6. The media says… — I am swayed by what the news says about who is winning.

What people do determines what the polls say, not vice-versa. Decide whom to vote for based on who is the better candidate and party, and then cast that vote without being unduly swayed by what the news reports are saying. And don’t forget that we are in a very unpredictable era of American politics, as the elections of 2016 demonstrated.

7. I'll go later…

Vote early if your state permits it, or go to vote first thing in the morning on Election Day. If you delay going to vote until later in the day, you increase the chances that you will be distracted or hindered by some problem that arises unexpectedly. You may also become busier than you anticipated, and might forget. The rule is: the earlier, the better.

8. Until next time…

At end of Election Day, don’t say, "Ah…Now I don’t have to worry about elections for a while." No, you have to start working on the next election now. This is the best time to start. The lessons you learned in this election cycle are fresh in your mind, and now is the time to make a list of all the things you could have done if you had thought of them sooner. Plan to do them for the next election.

So it's not "until next time…" Next time is here.

9. Overconfidence

If there are signs that your candidate is winning, don’t become overconfident. Work harder than ever to ensure the victory that seems to be coming.

10. Work with those you elect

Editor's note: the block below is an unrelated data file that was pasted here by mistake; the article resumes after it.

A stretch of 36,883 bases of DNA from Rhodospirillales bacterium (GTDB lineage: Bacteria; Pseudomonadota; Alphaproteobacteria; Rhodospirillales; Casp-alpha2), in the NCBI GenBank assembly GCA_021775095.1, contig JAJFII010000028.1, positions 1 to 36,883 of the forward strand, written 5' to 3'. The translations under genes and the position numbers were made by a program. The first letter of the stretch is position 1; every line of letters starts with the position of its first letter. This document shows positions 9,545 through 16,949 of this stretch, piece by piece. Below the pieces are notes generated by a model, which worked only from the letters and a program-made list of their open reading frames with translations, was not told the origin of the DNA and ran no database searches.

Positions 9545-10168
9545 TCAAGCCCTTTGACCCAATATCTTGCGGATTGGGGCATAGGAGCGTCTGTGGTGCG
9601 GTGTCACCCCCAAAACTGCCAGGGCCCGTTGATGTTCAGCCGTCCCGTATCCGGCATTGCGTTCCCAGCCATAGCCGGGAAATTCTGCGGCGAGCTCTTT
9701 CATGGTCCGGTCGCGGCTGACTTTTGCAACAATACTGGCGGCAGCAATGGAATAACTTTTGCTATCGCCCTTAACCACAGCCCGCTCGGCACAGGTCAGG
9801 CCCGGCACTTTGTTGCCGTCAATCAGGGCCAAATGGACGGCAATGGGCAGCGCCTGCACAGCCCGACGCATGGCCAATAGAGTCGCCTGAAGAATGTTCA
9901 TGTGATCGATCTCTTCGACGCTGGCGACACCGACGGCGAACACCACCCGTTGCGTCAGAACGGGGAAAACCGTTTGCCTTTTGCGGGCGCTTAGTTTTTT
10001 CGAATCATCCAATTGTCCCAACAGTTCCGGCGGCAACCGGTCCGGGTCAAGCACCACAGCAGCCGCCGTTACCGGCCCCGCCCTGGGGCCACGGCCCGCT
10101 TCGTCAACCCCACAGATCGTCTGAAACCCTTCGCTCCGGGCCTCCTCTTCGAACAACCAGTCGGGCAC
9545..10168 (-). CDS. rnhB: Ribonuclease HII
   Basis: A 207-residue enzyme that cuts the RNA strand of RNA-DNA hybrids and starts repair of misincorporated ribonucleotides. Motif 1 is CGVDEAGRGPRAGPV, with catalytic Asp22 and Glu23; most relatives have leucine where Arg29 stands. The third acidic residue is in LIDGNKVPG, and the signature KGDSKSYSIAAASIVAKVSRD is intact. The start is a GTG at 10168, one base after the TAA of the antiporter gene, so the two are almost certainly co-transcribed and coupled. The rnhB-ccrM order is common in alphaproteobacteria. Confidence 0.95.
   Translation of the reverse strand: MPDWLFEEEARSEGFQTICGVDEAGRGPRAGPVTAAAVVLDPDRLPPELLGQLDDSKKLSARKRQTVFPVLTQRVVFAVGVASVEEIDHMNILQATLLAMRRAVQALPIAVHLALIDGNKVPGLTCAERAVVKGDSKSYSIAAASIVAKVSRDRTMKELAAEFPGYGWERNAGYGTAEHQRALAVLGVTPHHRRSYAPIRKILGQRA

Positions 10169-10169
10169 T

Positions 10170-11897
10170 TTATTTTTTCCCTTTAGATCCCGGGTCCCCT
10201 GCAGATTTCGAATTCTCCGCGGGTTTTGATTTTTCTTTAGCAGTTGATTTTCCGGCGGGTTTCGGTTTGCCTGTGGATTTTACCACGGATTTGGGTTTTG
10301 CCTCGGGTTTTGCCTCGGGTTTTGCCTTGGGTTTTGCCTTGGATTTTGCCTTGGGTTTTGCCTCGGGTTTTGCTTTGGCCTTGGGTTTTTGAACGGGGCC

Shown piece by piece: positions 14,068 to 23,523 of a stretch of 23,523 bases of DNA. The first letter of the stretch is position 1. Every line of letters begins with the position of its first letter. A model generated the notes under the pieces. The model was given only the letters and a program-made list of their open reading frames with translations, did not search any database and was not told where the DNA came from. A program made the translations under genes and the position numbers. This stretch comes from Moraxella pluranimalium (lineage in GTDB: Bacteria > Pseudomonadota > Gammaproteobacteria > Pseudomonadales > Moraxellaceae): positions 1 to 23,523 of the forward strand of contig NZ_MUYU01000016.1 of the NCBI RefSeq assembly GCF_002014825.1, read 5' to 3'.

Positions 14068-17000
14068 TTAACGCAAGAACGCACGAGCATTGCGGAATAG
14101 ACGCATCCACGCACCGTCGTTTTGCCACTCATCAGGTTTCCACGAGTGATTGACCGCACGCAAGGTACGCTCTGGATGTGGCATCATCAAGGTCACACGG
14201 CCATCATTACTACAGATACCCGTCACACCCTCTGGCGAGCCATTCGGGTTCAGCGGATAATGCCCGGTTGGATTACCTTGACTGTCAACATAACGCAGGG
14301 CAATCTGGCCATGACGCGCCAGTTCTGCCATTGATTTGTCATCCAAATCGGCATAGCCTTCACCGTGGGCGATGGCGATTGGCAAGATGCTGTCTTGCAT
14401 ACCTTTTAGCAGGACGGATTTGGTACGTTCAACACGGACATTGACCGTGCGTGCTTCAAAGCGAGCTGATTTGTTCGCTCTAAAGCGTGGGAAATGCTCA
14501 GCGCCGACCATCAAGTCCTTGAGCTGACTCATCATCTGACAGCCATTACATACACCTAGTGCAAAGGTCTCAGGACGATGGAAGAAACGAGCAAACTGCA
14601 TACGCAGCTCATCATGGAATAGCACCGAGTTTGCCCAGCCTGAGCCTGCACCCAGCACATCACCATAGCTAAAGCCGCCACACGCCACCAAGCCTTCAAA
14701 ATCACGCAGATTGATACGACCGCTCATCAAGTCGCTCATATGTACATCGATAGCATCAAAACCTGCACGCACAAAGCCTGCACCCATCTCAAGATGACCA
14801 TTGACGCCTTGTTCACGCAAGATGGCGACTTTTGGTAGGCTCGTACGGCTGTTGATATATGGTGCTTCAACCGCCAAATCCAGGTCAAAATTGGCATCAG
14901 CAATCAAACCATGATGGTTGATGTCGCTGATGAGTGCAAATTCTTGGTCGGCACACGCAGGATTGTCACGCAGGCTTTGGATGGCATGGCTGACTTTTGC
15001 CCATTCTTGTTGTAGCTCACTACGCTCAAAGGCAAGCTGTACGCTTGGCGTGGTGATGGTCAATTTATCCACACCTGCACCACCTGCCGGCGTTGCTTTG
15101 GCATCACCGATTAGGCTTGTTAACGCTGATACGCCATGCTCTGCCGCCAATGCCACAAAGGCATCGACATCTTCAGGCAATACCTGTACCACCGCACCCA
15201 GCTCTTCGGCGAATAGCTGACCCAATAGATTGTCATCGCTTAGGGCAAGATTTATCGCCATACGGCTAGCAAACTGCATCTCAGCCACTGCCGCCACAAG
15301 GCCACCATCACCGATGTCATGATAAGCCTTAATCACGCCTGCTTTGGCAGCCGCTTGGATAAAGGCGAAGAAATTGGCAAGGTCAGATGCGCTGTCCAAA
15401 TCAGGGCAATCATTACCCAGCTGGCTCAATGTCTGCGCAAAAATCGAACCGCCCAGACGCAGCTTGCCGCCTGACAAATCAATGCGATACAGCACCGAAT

We elect good candidates and parties in order to get a job done. Getting these men and women into office is the first step, not the last. Renew your efforts and activities at communicating with, lobbying, and encouraging those who are in the positions you wanted them to be in, so that electoral victories can be translated into legislative victories.

Fr. Frank Pavone is one of the most prominent pro-life leaders in the world. He became a Catholic priest in 1988 under Cardinal John O’Connor in New York. In 1993 he became National Director of Priests for Life. He is also the President of the National Pro-life Religious Council, and the National Pastoral Director of the Silent No More Campaign and of Rachel’s Vineyard, the world’s largest ministry of healing after abortion. He travels to about four states every week, preaching and teaching against abortion. He broadcasts regularly on television, radio, and internet. He was asked by Mother Teresa to speak in India on abortion, and was asked by then-candidate Donald Trump to serve on his Pro-life and Catholic advisory councils. He has served at the Vatican as an official of the Pontifical Council for the Family, which coordinates the pro-life activities of the Catholic Church. To read more of his reports — Click Here Now.

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When Election Day arrives, so do the traps that come with it. Be sure you avoid these pitfalls, and help others avoid them, too.
election day, democracy, vote
Monday, 05 November 2018 10:40 AM